Secondly is this somewhat dated a concept of the small batch of bad apples, that without these few there would be no more problem. However the criminal ecosystem now no longer requires merely a handful of people to be involved but whole populations, the expansion of the drugs trade involves millions, the counterfeit goods business just as many, and smuggling perhaps even more. The bad apples theory simply doesn’t apply anymore, too many of us create the demand for their supply.
Thirdly there’s the unfortunately rather clingy belief that this is purely a criminal issue, that it is merely a matter of the police catching them, prosecutors making the case and judges placing the miscreants in jail. The progression of organized crime beyond the level at which that might applicable means that it is far more an issue of a political and security nature. With criminal organizations easily rivaling their legitimate corporate cousins in terms of size and revenue it isn’t surprising that their influence in the political sphere is also mirrored.
Gamekeeper Turned Poacher
The degree to which this sort of thinking has hampered efforts to prevent the slide of nations into mafia controlled stooges is perhaps best highlighted by the results. For example in 2008 General Henry Rangel Silva was placed on the US treasury’s list of officially designated drug kingpins for ‘materially assisting narcotic trafficking activities’ and in 2010 became defense minister and head of the Venezuelan armed forces, the armed forced charged with responsibility of stopping narcotic trafficking from and to Venezuela.
International treaties and multilateral organizations, such as they exist, are slow and unsuited to the task they face, law enforcement is inherently a national issue that now requires an international aspect it finds difficult to adopt with the same alacrity as their opposite numbers. Merely countering this new form of flexible transnational threat is proving all but impossible and the idea of reversing its gains in criminalization of individual nations, a pipe dream. However there are glimmer of common sense and international cooperation offering a chance for change.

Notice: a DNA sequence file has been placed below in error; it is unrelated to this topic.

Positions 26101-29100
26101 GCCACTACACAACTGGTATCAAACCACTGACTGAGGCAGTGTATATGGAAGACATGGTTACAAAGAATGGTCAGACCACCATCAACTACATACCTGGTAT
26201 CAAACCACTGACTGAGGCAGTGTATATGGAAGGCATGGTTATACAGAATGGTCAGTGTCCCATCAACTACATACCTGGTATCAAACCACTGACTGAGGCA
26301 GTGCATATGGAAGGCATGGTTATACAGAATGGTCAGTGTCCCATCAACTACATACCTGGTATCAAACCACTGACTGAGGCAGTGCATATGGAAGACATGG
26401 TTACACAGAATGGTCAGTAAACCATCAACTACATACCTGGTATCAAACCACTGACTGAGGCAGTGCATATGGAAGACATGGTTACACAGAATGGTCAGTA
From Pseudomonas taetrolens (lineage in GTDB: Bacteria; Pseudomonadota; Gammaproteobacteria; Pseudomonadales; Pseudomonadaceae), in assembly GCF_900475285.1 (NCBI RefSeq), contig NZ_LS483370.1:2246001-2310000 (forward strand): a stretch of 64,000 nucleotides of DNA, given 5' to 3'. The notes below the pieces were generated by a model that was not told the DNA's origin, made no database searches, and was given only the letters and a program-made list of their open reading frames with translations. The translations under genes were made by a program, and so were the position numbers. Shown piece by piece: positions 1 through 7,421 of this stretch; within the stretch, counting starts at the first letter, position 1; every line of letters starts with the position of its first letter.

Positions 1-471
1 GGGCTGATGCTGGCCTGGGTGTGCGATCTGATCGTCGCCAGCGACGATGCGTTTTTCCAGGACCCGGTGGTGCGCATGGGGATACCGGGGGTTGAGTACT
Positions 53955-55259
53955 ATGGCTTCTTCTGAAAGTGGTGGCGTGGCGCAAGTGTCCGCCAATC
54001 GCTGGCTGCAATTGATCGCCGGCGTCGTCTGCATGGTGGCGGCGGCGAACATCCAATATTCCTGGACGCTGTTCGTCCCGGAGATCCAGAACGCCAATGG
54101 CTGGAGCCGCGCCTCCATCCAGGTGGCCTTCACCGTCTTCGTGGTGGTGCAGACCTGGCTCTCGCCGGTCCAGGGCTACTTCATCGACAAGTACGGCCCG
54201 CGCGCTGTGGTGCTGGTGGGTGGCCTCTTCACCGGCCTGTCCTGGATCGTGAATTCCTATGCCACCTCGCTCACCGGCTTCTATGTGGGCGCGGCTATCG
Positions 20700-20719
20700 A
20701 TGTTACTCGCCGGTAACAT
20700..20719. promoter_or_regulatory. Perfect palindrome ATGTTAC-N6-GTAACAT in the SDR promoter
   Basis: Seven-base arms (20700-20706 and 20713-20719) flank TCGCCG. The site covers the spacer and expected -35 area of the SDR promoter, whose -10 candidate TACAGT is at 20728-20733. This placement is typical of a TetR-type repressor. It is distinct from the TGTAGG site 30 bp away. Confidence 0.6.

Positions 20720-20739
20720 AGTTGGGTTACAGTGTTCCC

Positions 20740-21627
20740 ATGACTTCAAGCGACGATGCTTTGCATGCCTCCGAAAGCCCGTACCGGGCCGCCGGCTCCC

Some of the smart strategies being adopted by law enforcement include requiring high level public officials to make their personal finances public, examining their lawyers and accountants and attempting to improve coordination between domestic agencies, but these are slow to show effect and have yet to be adopted everywhere, and barring war crimes there are few transnational legal systems to
deal with complex criminal cases the range across continents let alone mere national borders.
The development of the mafia state as a criminal entity is the natural culmination of rampant capitalism, fiscally controlled politics and a mainly domestic reaction to a transnational issue. Wealthier more powerful criminals than had hitherto been seen have taken on the mantle of legitimate control and like all politicians they will be extremely reluctant to give that power up. It remains to be seen what inroads can be made to combat this new variety of organized crime or if we are destined to be a mafia planet.